I'd like to augment Chris's answer by noting that the mechanical issue in question is called "gimbal lock". It occurs when a three-axis-of-freedom system, such as a gyroscope or compass suspended in two gimbal rings, gets two rings aligned in the same plane. The aligned rings are now "locked" and cannot detect motion in the plane of the rings.

You can imagine the problem by picturing a telescope (or a gun) on an azimuth-and-elevation mount, trying to track an aircraft flying directly overhead. As the plane approaches, the telescope elevates all the way to 90 degrees, but then to follow the plane, it would have to instantaneously spin around 180 degrees in azimuth. A human can easily solve the problem by turning the telesocpe as fast as possible and reacquiring the target on the far side, but an electronic system would have lost the target by the time it finished rotating. Depending on its complexity, it might not even be able to decide which direction to turn in the first place. The same is true of early gyrocompasses flying directly over the pole.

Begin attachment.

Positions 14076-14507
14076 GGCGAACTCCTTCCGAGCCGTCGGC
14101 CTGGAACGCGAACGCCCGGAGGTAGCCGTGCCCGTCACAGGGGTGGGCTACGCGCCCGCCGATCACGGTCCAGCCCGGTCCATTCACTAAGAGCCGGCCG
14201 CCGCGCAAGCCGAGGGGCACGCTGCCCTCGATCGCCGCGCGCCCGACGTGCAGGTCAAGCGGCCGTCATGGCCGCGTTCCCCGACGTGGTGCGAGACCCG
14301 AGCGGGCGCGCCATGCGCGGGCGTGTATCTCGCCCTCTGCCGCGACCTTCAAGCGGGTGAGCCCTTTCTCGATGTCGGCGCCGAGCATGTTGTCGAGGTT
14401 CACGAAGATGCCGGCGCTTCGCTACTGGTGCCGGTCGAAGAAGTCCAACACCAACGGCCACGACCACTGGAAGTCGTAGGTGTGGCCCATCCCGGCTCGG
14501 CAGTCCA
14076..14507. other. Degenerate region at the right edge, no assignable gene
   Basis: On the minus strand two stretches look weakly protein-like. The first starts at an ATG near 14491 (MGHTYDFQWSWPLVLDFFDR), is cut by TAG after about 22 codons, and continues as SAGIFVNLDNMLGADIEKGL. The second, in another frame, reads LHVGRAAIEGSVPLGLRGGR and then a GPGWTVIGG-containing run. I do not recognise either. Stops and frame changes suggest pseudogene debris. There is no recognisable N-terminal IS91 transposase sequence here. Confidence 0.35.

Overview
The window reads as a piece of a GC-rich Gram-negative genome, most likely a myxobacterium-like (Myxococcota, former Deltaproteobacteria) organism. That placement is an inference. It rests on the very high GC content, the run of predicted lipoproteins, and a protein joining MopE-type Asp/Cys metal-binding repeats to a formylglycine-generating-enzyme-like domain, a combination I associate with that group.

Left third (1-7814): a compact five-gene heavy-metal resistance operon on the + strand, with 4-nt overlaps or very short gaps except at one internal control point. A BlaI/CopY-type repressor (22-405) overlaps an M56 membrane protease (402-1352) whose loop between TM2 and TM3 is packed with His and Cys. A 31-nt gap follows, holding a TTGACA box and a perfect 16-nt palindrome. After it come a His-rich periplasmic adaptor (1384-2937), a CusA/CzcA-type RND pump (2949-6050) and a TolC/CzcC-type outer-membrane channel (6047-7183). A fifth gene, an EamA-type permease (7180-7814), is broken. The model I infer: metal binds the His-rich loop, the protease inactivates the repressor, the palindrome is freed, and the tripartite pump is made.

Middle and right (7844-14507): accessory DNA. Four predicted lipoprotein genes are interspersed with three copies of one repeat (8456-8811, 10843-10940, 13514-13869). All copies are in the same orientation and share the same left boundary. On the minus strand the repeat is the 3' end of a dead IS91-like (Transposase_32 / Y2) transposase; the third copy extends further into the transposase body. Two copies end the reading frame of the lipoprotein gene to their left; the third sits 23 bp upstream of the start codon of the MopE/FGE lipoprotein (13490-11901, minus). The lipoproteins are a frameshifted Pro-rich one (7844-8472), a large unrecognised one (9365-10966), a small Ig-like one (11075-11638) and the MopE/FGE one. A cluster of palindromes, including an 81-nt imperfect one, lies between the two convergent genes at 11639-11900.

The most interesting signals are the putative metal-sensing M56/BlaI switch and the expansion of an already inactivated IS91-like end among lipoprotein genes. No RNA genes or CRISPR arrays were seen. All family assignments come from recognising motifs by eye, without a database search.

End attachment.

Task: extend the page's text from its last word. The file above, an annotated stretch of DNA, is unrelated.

Compasses that suffer from this problem are usually designed to shut down when approaching gimbal lock to avoid damage to the mechanisms. The compass would then have to be reset and manually re-aimed to align with the Earth's rotational axis, which would probably have to wait until the aircraft landed. To avoid the possibility entirely, aircraft are advised to give the pole a wide berth, even though modern gyrocompasses do not suffer from this problem.